Blended Scotch is back on the table, for one. “People have been going on about single malts for the last decade but I think we are coming back to blends as the better art form," says Riyaaz Amlani.
We are at Amlani’s office above Mumbai’s legendary American Express Bakery in Byculla. It’s airy and open-plan. The staff is young; somebody offers me kombucha. It is an anachronistic setting to discuss whisky and tradition, which I am here to do because the 44-year-old has recently been inducted into the Keepers of the Quaich society (pronounced “quake").
With under 3,000 members, the exclusive international society was founded by Scotland’s legacy whisky families in the 1980s. It takes its name from the Scottish Gaelic word for the traditional drinking cup. As CEO and managing director of Impresario Entertainment And Hospitality Pvt. Ltd, Amlani was part of a batch of 44 nominees who were inducted last month at a ceremony at Blair Castle in Perthshire. The other two from India were Abanti Sankaranarayanan, chief strategy and corporate affairs officer of Diageo India, and Aman Dhall, a Delhi-based liquor distributor. India, Amlani tells me, is a top three priority market for Scotch whisky globally. The society launched an India chapter last year.
But even as Amlani tells me about his time at the “Oscars of the whisky world"—the oath-taking, kilts, haggis—he admits that his regular drink on an evening out is “Jack Daniel’s with two cubes of ice". He introduces me to Johnnie Under Pressure, a whisky cocktail at his Mumbai bistro Slink & Bardot, for which Johnnie Walker and soda are put through an in-house carbonator. The resulting drink is a sweet cocktail without any sweetener being added. “Great for Sunday afternoon," he says.
What would the Keepers and the Masters have to say about that? “The way whisky was presented and marketed is itself changing. It’s no longer seen as something that is hallowed and deserves your undivided attention."
“There was this Australian guy who was outraged that Colin Scott, Chivas Regal’s master blender, drinks his whisky with ginger ale!" says Amlani. He has always been a firm believer that you are the master and the drink is the servant, not the other way around. These days, whisky ambassadors regularly debunk the “to splash or not to splash" theories at every opportunity, but ginger ale is news to me. Things really do seem to be loosening up. Even Moët and Chandon is okay with people icing their champagne and adding sliced fruits in it.
Since millennials are increasingly blamed for everything, from falling sales in the auto industry to falling levels of public discourse, I ask him what millennial culture means for whisky consumption. Amlani is well placed to answer this. A major share of his network of 48 restaurants across the country caters to the youth. “With millennials, the key difference is that they practise moderation… they know how to enjoy a good thing and they want to do it responsibly. And that’s the messaging that liquor brands are getting into now."
The Keepers are meant to meet a few times a year in their local chapters to ponder whisky. Amlani has been thinking about whisky-tasting flights at youth-centred spaces like Social, one of his most popular restaurant brands. “There’s the kind of young crowd that’s curious. They are constantly looking at upgrading their tastes. Flights are the best way to do that."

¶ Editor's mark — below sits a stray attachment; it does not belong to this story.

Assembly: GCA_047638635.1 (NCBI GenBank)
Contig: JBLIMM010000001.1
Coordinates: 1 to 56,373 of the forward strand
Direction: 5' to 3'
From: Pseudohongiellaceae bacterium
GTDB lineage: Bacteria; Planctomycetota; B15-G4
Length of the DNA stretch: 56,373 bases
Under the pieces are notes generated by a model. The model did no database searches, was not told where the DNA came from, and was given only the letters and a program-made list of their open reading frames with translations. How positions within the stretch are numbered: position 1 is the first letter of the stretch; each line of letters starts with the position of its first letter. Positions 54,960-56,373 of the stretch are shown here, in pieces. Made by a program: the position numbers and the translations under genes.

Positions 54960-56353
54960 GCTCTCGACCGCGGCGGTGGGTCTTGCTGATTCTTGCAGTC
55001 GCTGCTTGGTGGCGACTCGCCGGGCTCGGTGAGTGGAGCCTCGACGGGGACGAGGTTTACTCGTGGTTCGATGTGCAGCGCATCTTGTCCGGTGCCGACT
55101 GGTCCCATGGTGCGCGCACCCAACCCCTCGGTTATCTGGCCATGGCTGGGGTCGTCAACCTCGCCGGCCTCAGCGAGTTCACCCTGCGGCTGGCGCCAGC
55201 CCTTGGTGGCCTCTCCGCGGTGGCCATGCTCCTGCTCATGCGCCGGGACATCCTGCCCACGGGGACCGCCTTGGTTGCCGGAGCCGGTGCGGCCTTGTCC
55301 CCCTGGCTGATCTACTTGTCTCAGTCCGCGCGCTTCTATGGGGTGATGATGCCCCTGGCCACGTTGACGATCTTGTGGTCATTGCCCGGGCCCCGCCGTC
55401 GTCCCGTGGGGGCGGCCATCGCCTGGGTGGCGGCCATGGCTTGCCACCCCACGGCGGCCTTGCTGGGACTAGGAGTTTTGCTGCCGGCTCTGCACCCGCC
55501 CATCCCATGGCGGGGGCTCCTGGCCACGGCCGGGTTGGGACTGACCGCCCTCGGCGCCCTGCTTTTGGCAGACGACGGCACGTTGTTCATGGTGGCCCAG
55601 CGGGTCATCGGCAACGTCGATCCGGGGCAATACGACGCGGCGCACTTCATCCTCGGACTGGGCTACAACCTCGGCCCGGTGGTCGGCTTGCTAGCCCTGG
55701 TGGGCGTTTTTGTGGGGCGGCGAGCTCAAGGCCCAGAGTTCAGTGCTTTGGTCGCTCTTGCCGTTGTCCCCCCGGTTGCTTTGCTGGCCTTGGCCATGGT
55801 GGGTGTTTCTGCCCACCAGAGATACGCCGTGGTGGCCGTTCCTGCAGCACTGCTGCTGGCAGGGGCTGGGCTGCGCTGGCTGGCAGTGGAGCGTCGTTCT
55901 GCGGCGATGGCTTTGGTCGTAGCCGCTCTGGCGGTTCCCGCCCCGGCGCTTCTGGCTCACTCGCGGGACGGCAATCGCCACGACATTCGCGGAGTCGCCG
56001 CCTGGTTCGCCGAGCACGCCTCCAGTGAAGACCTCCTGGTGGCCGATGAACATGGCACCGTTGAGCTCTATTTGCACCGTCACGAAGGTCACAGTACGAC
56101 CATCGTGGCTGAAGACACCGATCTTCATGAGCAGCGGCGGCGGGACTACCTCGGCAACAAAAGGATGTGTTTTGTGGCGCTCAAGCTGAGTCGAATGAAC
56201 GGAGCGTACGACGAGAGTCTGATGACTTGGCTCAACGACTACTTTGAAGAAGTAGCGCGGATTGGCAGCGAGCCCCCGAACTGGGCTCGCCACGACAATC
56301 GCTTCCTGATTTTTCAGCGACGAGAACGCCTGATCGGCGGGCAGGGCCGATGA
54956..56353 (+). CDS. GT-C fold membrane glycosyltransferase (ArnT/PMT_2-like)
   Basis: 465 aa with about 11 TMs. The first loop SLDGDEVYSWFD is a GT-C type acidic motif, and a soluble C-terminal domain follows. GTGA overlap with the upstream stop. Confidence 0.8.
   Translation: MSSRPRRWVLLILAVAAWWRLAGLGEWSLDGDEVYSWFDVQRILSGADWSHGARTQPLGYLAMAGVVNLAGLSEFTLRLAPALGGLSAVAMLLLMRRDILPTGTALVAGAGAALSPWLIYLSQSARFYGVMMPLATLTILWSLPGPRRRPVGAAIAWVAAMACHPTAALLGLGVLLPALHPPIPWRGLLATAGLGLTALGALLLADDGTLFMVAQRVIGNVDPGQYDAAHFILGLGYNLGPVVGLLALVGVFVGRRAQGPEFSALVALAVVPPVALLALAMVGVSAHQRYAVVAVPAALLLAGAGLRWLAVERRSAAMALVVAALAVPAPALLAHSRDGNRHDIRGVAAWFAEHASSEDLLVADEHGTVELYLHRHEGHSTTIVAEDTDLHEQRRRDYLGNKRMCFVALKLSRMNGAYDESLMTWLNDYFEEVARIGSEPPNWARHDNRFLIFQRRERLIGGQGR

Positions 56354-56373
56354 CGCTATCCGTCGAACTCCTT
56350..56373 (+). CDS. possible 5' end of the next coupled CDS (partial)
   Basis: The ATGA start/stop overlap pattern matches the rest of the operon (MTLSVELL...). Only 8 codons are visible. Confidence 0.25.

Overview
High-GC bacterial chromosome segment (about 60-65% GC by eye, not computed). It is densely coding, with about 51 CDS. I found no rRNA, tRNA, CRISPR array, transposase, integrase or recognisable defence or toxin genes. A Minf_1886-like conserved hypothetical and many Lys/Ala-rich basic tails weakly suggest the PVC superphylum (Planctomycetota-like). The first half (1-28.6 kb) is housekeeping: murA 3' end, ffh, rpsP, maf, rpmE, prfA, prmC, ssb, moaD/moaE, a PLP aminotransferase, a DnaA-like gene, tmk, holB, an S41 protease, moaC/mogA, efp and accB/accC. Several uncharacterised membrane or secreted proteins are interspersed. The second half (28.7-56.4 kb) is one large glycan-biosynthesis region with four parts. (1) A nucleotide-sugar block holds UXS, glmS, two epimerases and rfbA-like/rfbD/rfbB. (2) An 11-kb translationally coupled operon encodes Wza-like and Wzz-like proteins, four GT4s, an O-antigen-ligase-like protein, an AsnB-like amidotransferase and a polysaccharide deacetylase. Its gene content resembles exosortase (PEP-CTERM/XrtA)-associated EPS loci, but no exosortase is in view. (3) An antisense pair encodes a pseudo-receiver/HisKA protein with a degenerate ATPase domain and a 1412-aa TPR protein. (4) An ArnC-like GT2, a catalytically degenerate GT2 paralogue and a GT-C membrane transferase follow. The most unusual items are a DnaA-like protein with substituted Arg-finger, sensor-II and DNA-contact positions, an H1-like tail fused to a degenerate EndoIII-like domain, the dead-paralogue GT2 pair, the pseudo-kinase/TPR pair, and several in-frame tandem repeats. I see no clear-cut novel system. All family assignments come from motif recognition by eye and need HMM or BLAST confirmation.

Whisky’s old-man associations are slowly fading. More women are drinking whisky, he points out. And whisky brands globally are on a mission to decelerate the image by encouraging highballs, cocktails and topping up with soda. “Several blends consciously don’t carry the age any more," he says.
Amlani is a “peaty" kind of guy but doesn’t want to be boxed. “I will have a gin and tonic for a weekend brunch. I will have wine with a meal. A party drink for me is JD but if I am sitting and having a conversation with someone, I will crack open the nice stuff.... I don’t belong to a club," he says.
Except that he now does, I remind him.
“But it’s not a political party.... I can deflect every now and then. At Blair Castle, all the boys of whisky were drinking wine in the afternoons. It goes to show there’s no one way," he laughs.
On a more serious note, he believes what has helped the whisky industry is that the stigma around drinking has come down. “Fifteen or 20 years ago, going to a restaurant without a liquor licence was okay. Now people want a drink with their meal," he says. Amlani has been a poster boy for the Indian restaurant industry. It was on his watch as the president of the NRAI (National Restaurant Association of India) that the Supreme Court reversed its judgement on the highway liquor ban, a move that had led to a significant loss of revenue and employment.
Considering he is “around alcohol" all the time, he has rules about his own consumption. Mondays and Tuesdays are soda-with-a-slice-of-lemon days. Wednesdays are JD days. Special occasions call for Glenlivet 25 years sherry cask or the Macallan 35 years sherry cask. He’s also very fond of Glenfiddich (“The 15 and 18 are great whiskys") and while peaty is otherwise his staple, some days he favours the smoky notes of Ardbeg, Caol Ila and Lagavulin. That is a lot of whisky to choose from. However, some moods call for real specifics. This weekend, for instance, will be a A’bunadh kind of weekend. It is “hand-made from start to finish, with the flavour of homemade fruit cake, and is aged in Spanish oak Oloroso sherry butts". We were pretty far from the weekend when we met but Amlani’s eyes lit up as he articulated his A’bunadh fantasy. You can take the snobbery out of a whisky guy but can you take out the love?